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NDRF takes up healthy role
- Noble gesture by disaster personnel

National Disaster Response Force (NDRF) personnel deputed in the Kosi region have gone beyond their prescribed duties, reaching out to thousands to offer medical help and create awareness about reacting to natural calamities.

There were eight NDRF teams deployed since August 2. Two teams each were deputed at Madhepura, Saharsa, Supaul and Khagaria. They have been creating awareness on how to tackle calamities.

The NDRF personnel would continue their camps in which patients are not only checked for free but are also provided medicines. The camps are conducted on school premises and students are told about possible threats such as snakebites, floods and earthquakes and how to react to such cases in time. Patients are also treated on the spot.

The deputy commandant of the NDRF’s 9th battalion, Rakesh Ranjan, said: “In the past two days, we have treated around 810 patients, including 371 from Alamnagar block and 439 from Chausa block in Madhepura, about 250km northeast of Patna. After check-up, we have distributed free medicines. We have organised community awareness programme so that residents can deal with natural calamities.”

Ranjan added: “Our 13-member team, led by chief medical officer Dr Sanjay Krishna, on Tuesday organised a free medical camp at Falaut village under Chausa block. Another camp was held at Moraut village of Alamnagar block in Madhepura. We will continue such work as long as we are here. The other teams in Saharsa, Supaul and Khagaria are doing the same.”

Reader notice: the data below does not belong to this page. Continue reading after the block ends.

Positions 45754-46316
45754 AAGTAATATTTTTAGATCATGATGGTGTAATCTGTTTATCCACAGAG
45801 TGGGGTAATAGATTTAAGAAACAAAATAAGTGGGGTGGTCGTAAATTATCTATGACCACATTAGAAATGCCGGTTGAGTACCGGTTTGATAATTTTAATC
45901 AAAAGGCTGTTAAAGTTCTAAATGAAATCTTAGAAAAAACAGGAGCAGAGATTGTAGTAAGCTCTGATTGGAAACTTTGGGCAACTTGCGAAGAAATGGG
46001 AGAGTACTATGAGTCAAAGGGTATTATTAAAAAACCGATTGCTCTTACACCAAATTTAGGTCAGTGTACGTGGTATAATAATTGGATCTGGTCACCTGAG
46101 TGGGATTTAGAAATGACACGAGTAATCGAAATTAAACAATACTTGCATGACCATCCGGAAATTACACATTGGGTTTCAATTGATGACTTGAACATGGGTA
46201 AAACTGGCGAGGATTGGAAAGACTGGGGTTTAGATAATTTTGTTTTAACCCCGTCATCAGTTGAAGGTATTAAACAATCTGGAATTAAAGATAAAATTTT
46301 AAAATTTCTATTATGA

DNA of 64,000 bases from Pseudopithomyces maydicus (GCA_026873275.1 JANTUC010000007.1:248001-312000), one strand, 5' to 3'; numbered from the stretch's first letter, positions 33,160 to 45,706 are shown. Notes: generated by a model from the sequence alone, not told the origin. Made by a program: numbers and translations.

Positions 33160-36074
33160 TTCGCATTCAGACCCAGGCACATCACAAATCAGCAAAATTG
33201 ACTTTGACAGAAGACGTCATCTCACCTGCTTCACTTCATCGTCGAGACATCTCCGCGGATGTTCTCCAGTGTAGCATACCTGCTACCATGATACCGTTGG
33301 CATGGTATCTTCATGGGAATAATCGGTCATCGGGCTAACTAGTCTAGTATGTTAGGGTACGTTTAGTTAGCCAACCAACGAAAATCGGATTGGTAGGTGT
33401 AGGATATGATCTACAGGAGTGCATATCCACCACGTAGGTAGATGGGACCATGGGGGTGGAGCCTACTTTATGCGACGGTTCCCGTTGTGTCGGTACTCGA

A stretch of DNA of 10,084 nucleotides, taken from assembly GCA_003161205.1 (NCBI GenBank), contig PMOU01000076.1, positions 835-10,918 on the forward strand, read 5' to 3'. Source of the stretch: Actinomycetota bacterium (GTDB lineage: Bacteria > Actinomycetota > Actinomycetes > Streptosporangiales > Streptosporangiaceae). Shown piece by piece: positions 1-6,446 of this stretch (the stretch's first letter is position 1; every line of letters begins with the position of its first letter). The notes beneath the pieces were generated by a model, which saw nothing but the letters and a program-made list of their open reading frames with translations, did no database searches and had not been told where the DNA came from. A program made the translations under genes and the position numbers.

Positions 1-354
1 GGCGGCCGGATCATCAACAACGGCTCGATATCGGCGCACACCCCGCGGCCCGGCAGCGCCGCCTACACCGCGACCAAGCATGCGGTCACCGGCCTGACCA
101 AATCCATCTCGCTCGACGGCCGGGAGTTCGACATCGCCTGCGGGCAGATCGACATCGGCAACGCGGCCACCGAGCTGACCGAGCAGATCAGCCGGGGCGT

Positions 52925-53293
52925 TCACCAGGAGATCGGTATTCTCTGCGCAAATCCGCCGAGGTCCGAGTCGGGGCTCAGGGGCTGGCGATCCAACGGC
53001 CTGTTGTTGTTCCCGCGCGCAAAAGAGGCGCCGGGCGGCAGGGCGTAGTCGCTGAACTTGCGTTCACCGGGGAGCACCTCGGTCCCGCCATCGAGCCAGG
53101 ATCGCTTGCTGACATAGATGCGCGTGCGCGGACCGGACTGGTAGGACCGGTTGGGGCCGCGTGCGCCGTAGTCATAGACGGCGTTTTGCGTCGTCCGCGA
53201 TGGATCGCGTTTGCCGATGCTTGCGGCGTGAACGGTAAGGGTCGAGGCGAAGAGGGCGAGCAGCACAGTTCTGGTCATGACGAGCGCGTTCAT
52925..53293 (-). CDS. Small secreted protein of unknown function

Dr Krishna said: “Most of the people residing in the riverine areas of Kosi are poor. We diagnosed diseases such as joint pain, abdominal pain, blackening of teeth and others. The main reasons for these diseases are malnutrition and iron content in water. There is a huge rush of patients at our camps, particularly women and children. We first advise them before starting treatment. Medicine is not the solution, as they would continue to live here in adverse conditions. A piece of advice is more significant than medicines.”

He said: “In riverine areas, the level of pollution is high. It is compounded by the presence of iron in water. Apart from that, water-borne diseases such as diarrhoea and jaundice are very common. The residents find it hard in absence of medical facilities.”

Chausa resident Rambha Devi said: “We have been living in this flood-prone area for years. It is our fate. During floods, snakebite is common. We also suffer from jaundice, diarrhoea and joint pain throughout the year. This is for the first time that we had free check-ups and were made aware on how to tackle natural calamities, including flood and earthquake.”


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